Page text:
Friday, 13 April 2012

Marsden to Slaithwaite via West Nab 9.4.12

A linear walk, 10 miles - 4 hours.
I drew this walk up last minute on Saturday night, a linear walk from the far outpost of West Yorkshire – Marsden, to Slaithwaite. Both towns are on the Trans-Pennine route surrounded by high level moorland, and the area is the most northern point of the Peak District.
 The weather was once again set to be heavy rain, but looking out from my window in Leeds the sky told a different story! This would also be a late start after hearing the forecast, but I was going, if anything to test out my knee that had given me pain on my last hike to Aran Fawddwy.
 The journey is a quick hop, changing at Huddersfield. I arrived into a wet Marsden at 14:40 and set off down the street from the small railway station into the maze that is the town. Never mind about low cloud on a hill somewhere, I was glad to have my GPS just to get out of Marsden!
Marsden Station...
 Eventually after walking for a good 15 minutes I made it to the steep road that leads you out of Marsden and up towards Butterly Reservoir…
Glad I didn’t have to walk up these steps…
 At this point I was following the Kirklees Way, in total a 73 mile path that takes you around the best of the district, this part of the path takes you past the edges of Butterly Reservoir, and up towards its adjoining Blakely Reservoir – no water shortage around these parts…
Butterly Reservoir...
 
 Blakely Reservoir…
 Still some snow clinging to the moor sides following last weeks blizzards. Here water falling off Wessenden Moor…
 I’ll ‘skip’ this picture...
 Just before you get to Wessenden Reservoir the path splits, take the left hand path here, a sheep was on her way down it in this picture…
 Passing Wessenden Reservoir, and the edges of Wessenden Moor...
 Now onto the Pennine Way…
 The path snakes its way around the edges of the reservoir…
 Looking North West across Wessenden Reservoir towards Standedge and White Hill…
 Yet another reservoi, this time Wessenden Head…
 Walking the track towards a road that leads off the A635…
 Looking south towards a bleak looking Black Hill…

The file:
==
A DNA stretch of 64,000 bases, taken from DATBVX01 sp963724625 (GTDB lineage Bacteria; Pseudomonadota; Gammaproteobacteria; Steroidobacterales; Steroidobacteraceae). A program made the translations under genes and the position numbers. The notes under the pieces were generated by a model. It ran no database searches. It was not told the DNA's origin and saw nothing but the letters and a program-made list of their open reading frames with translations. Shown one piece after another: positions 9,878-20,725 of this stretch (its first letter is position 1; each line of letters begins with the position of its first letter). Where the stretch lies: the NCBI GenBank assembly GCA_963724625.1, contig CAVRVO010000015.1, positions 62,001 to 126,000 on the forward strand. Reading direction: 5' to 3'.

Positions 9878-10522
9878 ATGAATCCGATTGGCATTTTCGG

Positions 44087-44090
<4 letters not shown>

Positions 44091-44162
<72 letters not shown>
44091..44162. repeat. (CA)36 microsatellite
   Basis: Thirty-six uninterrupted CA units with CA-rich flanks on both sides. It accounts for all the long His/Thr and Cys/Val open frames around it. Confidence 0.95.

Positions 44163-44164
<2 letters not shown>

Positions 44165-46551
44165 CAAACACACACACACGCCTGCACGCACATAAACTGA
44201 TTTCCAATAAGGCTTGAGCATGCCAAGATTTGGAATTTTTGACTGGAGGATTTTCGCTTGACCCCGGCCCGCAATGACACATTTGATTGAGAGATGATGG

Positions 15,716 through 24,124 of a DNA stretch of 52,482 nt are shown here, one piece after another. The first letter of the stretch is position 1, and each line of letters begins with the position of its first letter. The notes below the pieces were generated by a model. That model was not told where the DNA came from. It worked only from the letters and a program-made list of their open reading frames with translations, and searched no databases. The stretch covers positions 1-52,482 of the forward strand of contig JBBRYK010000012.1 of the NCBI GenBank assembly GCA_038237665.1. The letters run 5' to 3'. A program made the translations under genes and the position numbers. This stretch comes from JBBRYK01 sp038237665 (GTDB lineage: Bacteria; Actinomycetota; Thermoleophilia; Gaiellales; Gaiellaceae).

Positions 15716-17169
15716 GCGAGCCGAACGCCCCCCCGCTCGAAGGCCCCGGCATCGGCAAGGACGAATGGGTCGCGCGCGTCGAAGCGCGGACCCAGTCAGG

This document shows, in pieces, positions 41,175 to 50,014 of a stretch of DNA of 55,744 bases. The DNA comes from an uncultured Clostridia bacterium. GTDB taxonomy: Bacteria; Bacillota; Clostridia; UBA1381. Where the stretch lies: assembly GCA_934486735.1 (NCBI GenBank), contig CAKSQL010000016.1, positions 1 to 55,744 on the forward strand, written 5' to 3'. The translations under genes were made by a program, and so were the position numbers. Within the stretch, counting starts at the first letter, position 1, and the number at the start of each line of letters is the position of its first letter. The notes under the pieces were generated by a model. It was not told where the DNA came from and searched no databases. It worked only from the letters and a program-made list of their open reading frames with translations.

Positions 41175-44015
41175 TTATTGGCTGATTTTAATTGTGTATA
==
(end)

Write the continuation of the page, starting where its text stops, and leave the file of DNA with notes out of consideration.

Go through this gate, this brings you out onto the road…
 Turn left here and walk along the edge of the road, watching out for passing traffic!…
 Here, walking the road in heavy rain. You need to follow this road for about half a mile…
 And looking towards my next objective, West Nab…
 When I reached this National Trust marker, I cut over the fence and headed across the peat bogs towads the sides of West Nab…
 The fence has collapsed a bit further on allowing you out onto the moor…
 Heading across the bogs here towards West Nab…
 heading up the fairly steep side of West Nab…
 Passing the boulders to the summit Trig Point at 500 metres, and the very well built Cairn to keep it company…
 Looking south towards Black Hill and the Holme Moss Transmitter…
 And North East across boulder strewn West Nab towards Meltham…
 Typical Peak District boulders…
 I followed a well walked path from the summit of West Nab North East back towards the road…
 Cock Crowing Stone? I can only guess someone knows what it means...
 The road continues steeply downhill towards the village of Meltham…
 After about three quarters of a mile, take this lane cutting left marked as a public footpath…
 Keep following the path/lane around to the right…
 Looking back at West Nab…
 Keep following the lane until you reach this cross roads, I went left here along New Bridge Road…
 Then after about 400 yards turn left again up a farm track…
 Follow this lane for a good 500 yards to the below gate, and then take your immediate right keeping the dry stone wall on your right. There are some good views from here of Deer Hill Moss which is according to the map a Danger Area!...
 I followed this track for just under half a mile…
 Turn left here and head up the track for about twenty yards, then turn right, back onto the track. This takes you to Deer Hill Reservoir…
On the map the path goes beyond this wall, so watch out for the camouflaged steps built into it…
 Once over the wall, cut up the side of the mesh fence towards the slopes of the reservoir…
 You need to head right here, if I was you I’d ignore the steps and go along the left hand side of this fast flowing outlet. I went down the steps, and ended up having to wade through the stream. If you go left, a small bridge allows you over the fast flowing water...
 When you reach the other side of the stream, this barbed wire covered gate is your next task to scale…
 Although this part of the route is heading more or less straight to Slaithwaite, this is yet another one of my fanatical Trig Point bagging parts of the walk. An as yet un-bagged by myself Trig is around here somewhere, in the end I had to use my GPS to locate it!
 Here heading across this marshy field towards the higher sheep filled field ahead…
Lingards Wood Trig Point bagged! (328 metres)...
 It was now a matter of scaling this bit of ironwork in the wall to get to the farm track on the other side called Sledgate Lane…
 Continue across the road here towards the steep muddy track that leads you down into Slaithwaite…
 And under the railway bridge to the north bound side of Slaithwaite Station…
I nice one for a Sunday stroll, give yourself plenty of time and this is a really good northern Peak District walk in any weather.
 Thanks for reading.
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